Whether you're going out for a walk or a run, to the gym to lift weights, or to the pool to swim a few laps, the self-affirmation involved in the concept of "going out" or "going to" something for ...View Article
You are using an outdated browser. Please upgrade your browser to improve your experience.
In human anatomy, the upper limb (also upper extremity) refers to the region distal to the deltoid (Shoulder). In formal usage, the term "arm" only refers to the structures from the shoulder to the elbow, explicitly excluding the forearm, and thus "upper limb" and "arm" are not synonymous. However, in casual usage, the terms are often used interchangeably. The term "upper arm" is redundant in anatomy, but in informal usage is used to distinguish between the two terms.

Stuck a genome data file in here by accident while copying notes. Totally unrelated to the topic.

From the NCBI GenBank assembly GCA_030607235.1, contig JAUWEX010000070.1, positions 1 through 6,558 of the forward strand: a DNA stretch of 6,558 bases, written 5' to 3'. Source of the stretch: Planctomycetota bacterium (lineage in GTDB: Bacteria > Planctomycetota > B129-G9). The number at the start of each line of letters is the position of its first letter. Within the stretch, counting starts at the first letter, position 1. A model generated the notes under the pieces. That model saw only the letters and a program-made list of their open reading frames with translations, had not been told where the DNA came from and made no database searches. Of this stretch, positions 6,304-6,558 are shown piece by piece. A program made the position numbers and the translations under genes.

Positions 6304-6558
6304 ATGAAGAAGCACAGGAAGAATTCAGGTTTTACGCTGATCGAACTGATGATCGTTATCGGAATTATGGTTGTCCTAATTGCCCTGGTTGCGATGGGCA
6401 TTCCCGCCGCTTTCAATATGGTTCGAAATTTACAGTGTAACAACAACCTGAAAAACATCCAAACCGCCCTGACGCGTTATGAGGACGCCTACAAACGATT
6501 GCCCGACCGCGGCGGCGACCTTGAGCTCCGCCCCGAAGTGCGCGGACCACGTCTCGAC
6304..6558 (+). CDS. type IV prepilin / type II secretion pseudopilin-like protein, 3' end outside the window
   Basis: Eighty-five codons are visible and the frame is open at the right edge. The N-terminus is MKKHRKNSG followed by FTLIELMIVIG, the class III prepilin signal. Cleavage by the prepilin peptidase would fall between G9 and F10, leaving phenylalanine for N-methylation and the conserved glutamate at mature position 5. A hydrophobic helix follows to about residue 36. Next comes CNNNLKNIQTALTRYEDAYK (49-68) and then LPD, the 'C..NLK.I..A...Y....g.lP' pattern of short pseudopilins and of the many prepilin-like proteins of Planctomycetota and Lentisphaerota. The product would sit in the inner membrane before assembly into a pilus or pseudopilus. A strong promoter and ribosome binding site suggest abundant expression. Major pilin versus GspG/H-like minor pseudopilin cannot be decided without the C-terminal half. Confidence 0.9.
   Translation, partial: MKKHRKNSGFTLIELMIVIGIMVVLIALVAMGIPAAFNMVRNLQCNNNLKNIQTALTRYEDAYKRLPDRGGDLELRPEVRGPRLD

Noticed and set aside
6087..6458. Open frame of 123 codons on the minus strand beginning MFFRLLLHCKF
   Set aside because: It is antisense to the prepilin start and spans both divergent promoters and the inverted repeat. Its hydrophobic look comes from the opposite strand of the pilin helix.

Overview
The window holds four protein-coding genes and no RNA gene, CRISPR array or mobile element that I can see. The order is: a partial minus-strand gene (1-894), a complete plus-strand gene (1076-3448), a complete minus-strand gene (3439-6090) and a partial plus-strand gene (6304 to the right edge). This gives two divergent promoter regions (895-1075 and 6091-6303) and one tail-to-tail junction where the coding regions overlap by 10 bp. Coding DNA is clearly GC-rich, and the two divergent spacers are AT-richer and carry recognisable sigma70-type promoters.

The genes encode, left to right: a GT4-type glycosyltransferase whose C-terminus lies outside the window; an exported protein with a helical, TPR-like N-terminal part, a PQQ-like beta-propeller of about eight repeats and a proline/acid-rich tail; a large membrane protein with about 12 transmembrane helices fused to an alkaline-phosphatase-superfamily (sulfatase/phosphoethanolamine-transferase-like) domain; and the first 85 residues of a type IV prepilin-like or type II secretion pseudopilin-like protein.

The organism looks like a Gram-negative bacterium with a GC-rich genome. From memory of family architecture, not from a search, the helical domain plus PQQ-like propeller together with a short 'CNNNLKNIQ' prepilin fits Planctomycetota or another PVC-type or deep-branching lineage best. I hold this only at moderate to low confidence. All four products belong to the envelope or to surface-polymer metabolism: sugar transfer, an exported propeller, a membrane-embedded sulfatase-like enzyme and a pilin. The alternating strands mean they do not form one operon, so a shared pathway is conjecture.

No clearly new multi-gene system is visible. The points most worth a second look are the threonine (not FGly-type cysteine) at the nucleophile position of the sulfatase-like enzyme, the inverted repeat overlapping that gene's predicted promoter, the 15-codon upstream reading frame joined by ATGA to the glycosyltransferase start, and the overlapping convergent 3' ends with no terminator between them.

The upper limb includes the following structures:
• Arm (proper) - in anatomy, the region between the shoulder and the elbow
Note: that anatomists use the term arm to denote only the region between the shoulder and the elbow. This is in contrast to the proper English definition.